Welcome to APAGS‘s new blog column on intersecting identities! Each of us has a complex combination of personal identities, including race, ethnicity, gender, sexual orientation, religion, ability status, and other life statuses like parenthood. We hope through this series to give voice to those complexities. Each month a student author will share reflections on their experiences at the intersection of their many identities. Join us each month to hear new stories and insights from students across the country!
Two Chairs, One Life
Guest columnist: Vanessa Martinez-Morales, Arizona State University
I invite you to join me in my counseling room where I have invited myself to engage in a two-chair exercise for two of my identities; one is for the proud Mexican-Cuban first generation American and another is for the burgeoning bisexual woman. Both these women share a parallel process: my denial and acceptance throughout the years. I brought these women here today to discuss their most recent endeavor in graduate school. I sought to explore their challenges and experiences in navigating this new environment. The two are in unchartered territory; they are both strangers and family; self and others; in synchronicity and in isolation. Today they focus on one conversation and one understanding.
Mexican/Cuban: Starting graduate school I felt pressure to perform and to prove that I, and others like me, deserve these kinds of opportunities. I wondered if I was accepted for my abilities or for the marketability of a program that accepts “students of color.” I felt a weight on my shoulders to be the best “Latina psychologist” I could be. I struggled with the absence of one image of what that would look like. And I began to search for that image.
Bisexual: I was fearful that others would find me out and cast me off as “unprofessional, confused, unstable, attention seeking, and dishonorable.” I had no worries that my presence gained me admittance into the program, but rather fear of exclusion. I thought I could easily separate myself from the graduate school experience and let you take over. After all, I believed you were who was best equipped for this sort of thing, at least out of the two of us.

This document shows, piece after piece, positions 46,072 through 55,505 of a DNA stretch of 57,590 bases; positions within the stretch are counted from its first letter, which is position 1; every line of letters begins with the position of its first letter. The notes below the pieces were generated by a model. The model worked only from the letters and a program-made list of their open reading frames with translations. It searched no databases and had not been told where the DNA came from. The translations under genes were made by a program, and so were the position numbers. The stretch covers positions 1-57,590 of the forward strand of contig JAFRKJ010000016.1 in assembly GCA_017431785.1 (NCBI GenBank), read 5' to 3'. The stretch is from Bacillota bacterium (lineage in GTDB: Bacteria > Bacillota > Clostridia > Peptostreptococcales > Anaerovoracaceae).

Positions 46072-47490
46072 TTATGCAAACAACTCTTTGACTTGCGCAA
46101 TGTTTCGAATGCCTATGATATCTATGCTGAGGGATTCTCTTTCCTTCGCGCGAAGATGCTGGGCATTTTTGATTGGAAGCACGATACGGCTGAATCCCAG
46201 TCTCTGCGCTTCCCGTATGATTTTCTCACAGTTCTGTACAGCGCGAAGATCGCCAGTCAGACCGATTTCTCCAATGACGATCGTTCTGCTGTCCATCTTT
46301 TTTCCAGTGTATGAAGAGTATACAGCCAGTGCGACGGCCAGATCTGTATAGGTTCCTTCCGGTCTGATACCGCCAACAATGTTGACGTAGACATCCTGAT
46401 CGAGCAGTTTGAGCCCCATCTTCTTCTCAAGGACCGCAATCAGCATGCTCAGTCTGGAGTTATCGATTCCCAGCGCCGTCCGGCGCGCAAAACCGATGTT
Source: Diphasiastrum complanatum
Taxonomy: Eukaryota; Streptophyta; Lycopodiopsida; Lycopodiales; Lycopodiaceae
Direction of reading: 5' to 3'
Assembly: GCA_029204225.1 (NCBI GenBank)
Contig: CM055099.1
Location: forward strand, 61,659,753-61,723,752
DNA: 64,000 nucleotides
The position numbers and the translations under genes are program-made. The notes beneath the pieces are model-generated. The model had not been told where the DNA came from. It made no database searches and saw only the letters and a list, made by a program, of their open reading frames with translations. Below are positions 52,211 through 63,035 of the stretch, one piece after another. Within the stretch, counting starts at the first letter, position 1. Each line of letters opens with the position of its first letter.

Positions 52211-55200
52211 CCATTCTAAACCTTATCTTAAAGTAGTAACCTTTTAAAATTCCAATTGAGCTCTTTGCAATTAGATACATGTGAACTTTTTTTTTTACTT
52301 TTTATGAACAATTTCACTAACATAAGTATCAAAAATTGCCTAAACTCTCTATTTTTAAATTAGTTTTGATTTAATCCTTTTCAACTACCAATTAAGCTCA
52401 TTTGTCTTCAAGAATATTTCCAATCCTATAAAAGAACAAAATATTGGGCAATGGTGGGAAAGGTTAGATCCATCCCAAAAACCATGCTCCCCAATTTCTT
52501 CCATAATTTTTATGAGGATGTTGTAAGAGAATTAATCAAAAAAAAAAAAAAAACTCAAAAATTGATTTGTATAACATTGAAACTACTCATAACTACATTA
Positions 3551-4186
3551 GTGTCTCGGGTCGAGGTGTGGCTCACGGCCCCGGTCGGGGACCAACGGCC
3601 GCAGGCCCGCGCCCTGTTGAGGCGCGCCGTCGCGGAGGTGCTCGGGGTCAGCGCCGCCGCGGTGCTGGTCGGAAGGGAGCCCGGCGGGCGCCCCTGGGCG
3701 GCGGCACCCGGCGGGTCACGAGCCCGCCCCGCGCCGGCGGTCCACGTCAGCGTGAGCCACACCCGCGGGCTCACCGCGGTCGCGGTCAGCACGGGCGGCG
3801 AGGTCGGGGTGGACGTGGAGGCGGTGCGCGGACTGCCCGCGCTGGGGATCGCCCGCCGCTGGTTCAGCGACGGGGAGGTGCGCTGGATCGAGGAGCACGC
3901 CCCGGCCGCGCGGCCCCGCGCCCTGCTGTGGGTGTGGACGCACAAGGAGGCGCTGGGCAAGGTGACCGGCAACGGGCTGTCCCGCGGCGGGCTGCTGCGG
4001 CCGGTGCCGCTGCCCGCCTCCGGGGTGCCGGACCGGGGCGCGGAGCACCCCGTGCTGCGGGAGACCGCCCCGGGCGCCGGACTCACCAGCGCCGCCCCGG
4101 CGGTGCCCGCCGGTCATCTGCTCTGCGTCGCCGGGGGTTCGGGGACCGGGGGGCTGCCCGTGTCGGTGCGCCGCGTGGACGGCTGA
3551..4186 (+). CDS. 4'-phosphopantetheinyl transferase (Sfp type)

Mexican/Cuban: I felt you “shy away” and I wanted to include you but I didn’t know how. I could barely find a “Latina psychologist” to model myself after and I admit I didn’t want to complicate my search any further. So I let you have your own friends and enjoy yourself socially, and I stayed in class, attended the faculty parties with my male partner, and worked hard to establish our academic identity. I resented your freedom.
Bisexual: You thought I was free! How do you think it felt to bite my tongue anytime sexuality was discussed in class? To only share my questions with myself? To seek only this underground railroad of friendships where I could be assured safety? To feel your doubt and questioning anytime I showed even a glimpse of myself? At times I felt I needed to be free of you and your worry that we wouldn’t be seen as a “real Latina” if I joined the conversation.
Mexican/Cuban: I am sorry. My heart races when you speak but I want you to join me. We will create our own image; our reflection.
It has taken three years for the two of you to begin this conversation. I only ask for the courage to continue and the maturity to understand that reflection on our disintegration will lead to our integration.
This column is sponsored by the APAGS Committee on Sexual Orientation and Gender Diversity and the Committee for the Advancement of Racial and Ethnic Diversity. Are you interested in sharing about your own navigation of intersecting identities in graduate school? We would be happy to hear from you! To learn more, please contact the chair of APAGS CSOGD (Julia Benjamin, email@example.com) or CARED (James Garcia, firstname.lastname@example.org).